Julianne went to Portugal for a week because she was leading a pilgrimage of sorts to Fatima for a dozen deep-pocketed congregants, and she wanted someone to housesit and dog-sit Scout for her. Seth told Molly, “I was the first person who came to mind, since she knows I’m a poor graduate student.” He got two hundred bucks out of the deal, and Molly tagged along because she wanted to be around Seth. By then, they had only been dating for six months, but she felt compelled to make dinner for him, and wait up for him to come home from rehearsal with her stomach growling in a way she had never waited for anyone before. She was twenty-five, and she was pretty sure she’d been in love at least once, but never enough to stave off hunger and resentment. She hadn’t told Seth yet. Instead, she tried to channel it into everything she did, and hoped he was smart enough to figure it out and say it first. After the pasta sat on the stove for an hour on low, the cheese congealed and gluey, Seth walked in without fanfare, and when they sat on the patio in the dark with their faces lit by a few tea lights Molly found in Julianne’s bathroom, he asked if she needed help practicing her lines.
This is the moment Molly returns to, over and over again: the disappointing bowl of pasta that Seth didn’t mind eating, with a pastor’s dog sniffing at the napkins in their laps and mosquitos biting their arms, and her saying yes out loud and the small, quiet knowledge that she was saying yes to a life with him.
Molly can feel the plane dip slightly, then level again, slowly making its descent, and her stomach follows the motion. The ice in her drink has watered down the ginger ale. On the screen in front of her, a little cartoon plane shows their progress over a map, and a flight attendant stops by to pick up the napkin she is reluctant to let go.
Molly is on a plane to New York because a month ago, Seth broke up with her after one of the fights she had gotten so used to having, they had become another touchstone of their relationship, like their memorized coffee orders. They moved in together after three years, when Seth started a doctoral program in music, and they chose the cramped ground-floor studio because it was possible to haul his piano into the space that was supposed to be their dining room. Molly didn’t mind that the piano took the place where a table belonged, and they ate meals on the couch instead. For the first week or two, Seth tried to compose a new melody for school, but still played along as she memorized her solo in Company. Until, from upstairs, they could hear their neighbor booing. It happened almost every time either one of them rehearsed; a low, resigned protest worse than stomping or an angry knock on their door. Seth could laugh it off more easily than she could. Perhaps because, Molly thought, he rarely raised his voice louder than necessary, and risked being heard.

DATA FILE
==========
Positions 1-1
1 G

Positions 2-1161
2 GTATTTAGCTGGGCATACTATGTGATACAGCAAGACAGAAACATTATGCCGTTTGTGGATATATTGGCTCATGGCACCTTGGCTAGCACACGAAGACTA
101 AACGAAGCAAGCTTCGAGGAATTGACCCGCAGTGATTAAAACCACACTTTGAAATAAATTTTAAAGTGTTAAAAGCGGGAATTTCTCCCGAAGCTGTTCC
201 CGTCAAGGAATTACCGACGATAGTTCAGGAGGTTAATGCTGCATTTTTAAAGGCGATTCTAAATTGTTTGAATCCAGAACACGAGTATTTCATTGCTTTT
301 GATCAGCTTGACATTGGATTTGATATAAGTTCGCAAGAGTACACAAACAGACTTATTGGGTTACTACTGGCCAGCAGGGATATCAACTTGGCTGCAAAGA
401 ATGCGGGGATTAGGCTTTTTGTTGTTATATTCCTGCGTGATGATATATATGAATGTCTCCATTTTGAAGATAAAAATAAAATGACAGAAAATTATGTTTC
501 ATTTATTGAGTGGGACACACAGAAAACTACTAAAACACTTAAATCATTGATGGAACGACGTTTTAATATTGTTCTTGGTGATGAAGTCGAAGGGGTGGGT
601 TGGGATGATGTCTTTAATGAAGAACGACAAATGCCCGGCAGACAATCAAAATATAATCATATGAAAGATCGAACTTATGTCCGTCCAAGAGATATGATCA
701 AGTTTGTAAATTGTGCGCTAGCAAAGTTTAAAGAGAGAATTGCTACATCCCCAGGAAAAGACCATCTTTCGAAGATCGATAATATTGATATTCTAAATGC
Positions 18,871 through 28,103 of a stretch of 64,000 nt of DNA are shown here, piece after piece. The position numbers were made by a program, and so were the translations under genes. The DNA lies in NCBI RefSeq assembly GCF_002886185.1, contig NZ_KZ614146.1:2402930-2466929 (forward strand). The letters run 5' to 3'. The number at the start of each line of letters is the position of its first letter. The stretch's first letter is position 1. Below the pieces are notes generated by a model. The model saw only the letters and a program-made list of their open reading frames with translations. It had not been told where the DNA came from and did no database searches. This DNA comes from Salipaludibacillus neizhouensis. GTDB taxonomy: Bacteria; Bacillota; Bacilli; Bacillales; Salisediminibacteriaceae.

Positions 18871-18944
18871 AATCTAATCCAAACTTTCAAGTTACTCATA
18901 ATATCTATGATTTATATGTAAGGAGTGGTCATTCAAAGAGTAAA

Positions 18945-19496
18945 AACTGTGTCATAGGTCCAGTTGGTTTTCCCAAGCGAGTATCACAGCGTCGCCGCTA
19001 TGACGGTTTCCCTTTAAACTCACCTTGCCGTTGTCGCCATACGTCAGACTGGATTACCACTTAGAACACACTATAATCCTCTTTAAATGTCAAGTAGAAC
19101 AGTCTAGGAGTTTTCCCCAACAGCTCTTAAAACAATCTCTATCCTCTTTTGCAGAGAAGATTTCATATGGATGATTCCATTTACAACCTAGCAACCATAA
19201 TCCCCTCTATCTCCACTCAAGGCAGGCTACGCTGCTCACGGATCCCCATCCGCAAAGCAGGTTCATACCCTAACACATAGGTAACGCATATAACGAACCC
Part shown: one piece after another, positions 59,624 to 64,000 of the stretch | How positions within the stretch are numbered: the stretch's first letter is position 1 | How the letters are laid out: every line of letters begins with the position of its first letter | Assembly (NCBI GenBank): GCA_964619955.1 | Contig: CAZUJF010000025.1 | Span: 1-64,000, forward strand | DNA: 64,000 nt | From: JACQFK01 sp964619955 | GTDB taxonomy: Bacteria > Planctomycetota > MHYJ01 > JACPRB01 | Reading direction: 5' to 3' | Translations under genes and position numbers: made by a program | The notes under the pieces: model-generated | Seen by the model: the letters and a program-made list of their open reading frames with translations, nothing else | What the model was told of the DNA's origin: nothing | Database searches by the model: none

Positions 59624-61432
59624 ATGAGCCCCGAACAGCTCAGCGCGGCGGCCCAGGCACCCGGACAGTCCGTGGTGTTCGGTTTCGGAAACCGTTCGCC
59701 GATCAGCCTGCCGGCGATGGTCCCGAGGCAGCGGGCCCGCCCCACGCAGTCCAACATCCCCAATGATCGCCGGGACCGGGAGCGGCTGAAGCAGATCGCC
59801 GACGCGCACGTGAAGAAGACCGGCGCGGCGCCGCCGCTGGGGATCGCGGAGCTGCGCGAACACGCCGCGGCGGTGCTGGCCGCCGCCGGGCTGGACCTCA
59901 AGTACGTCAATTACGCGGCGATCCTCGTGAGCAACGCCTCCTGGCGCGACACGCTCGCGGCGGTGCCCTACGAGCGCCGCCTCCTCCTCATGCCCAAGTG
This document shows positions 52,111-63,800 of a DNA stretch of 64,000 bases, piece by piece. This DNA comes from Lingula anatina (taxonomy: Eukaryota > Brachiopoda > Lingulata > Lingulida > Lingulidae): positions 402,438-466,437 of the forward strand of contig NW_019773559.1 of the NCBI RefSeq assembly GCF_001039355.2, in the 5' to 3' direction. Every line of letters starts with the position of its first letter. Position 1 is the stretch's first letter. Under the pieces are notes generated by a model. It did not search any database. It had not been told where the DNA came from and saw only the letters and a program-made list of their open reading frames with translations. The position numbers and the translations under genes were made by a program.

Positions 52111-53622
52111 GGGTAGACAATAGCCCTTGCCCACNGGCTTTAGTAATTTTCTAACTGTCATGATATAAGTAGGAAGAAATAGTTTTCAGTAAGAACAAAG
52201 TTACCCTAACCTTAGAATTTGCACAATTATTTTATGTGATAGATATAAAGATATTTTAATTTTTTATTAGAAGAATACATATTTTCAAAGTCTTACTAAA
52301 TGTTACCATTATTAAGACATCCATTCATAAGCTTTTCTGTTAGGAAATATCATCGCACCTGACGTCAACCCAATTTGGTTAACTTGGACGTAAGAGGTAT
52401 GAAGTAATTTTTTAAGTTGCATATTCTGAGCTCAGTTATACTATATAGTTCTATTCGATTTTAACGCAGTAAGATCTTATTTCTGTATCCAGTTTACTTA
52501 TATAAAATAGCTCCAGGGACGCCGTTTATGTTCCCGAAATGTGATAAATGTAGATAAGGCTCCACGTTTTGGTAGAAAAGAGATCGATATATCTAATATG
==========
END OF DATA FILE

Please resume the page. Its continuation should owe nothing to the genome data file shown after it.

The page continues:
Once she wrapped up Company, Molly quit her server job and stopped auditioning for what she thought would be a few months, until she had saved a cushion for them to fall back on. She started working as a receptionist for a plastic surgeon’s office, where she received an inflated hourly wage and frequent remarks about how easy her nose would be to fix. Soon, she quit taking voice and dance classes to save more money, and then an entire year slipped by, and she still hadn’t returned to the stage. Her life had simultaneously fast-forwarded and become stagnant without her consent, until finally, she was angry enough to tell Seth their arrangement didn’t feel fair anymore.
Molly said she wanted Seth to consider taking a second non-music job so she could go back to auditioning and maybe take on a paid gig, if she got lucky.
Seth said he never asked her to stop auditioning. That was a choice she’d made, and seeing her not doing what she loved broke his heart.
Molly said she’d had no choice to stop auditioning, since they had to pay bills and save as much as they could spare, since he was already drowning in student loan debt that even he admitted he would probably never pay off in his lifetime.
Seth said the debt was his problem, not her problem.
Molly said it was her problem, because she wanted to marry him, so eventually it would be her debt too, and she wanted them to buy a house someday and have a good life.
Seth said they had never agreed they would get married. He never made any promises.
Molly asked what they were still doing together, then.
Seth looked at her, and before he said anything else, Molly knew this was it.
After Seth left that night to sleep on Mark’s couch, she stared at his piano and thought about the sermons she used to sit through at Gathering when she and Seth first started dating, and how the messages never meant anything to her. Maybe this is how it feels, she thought, to believe in the comfort of a higher power your entire life, and then see the gaps in logic, and watch your safe understanding of the world fall away.
Sometime last week Seth called her because they were supposed to be friends now, though to Molly this means talking with the same cadence and frequency they did when they were still a couple, minus the fights and the split bills, and adding more stomachaches and heartache. Seth said, “I have bad news. Scout died.”
Molly remembered Scout nudging the bell on the patio door with his nose and said, “Julianne must be so sad.”
“I saw on Facebook that she got a new puppy a few months ago,” Seth said. “She was preparing for the inevitable. Scout was an old dog.”
“Her house has a good backyard for a puppy,” Molly said.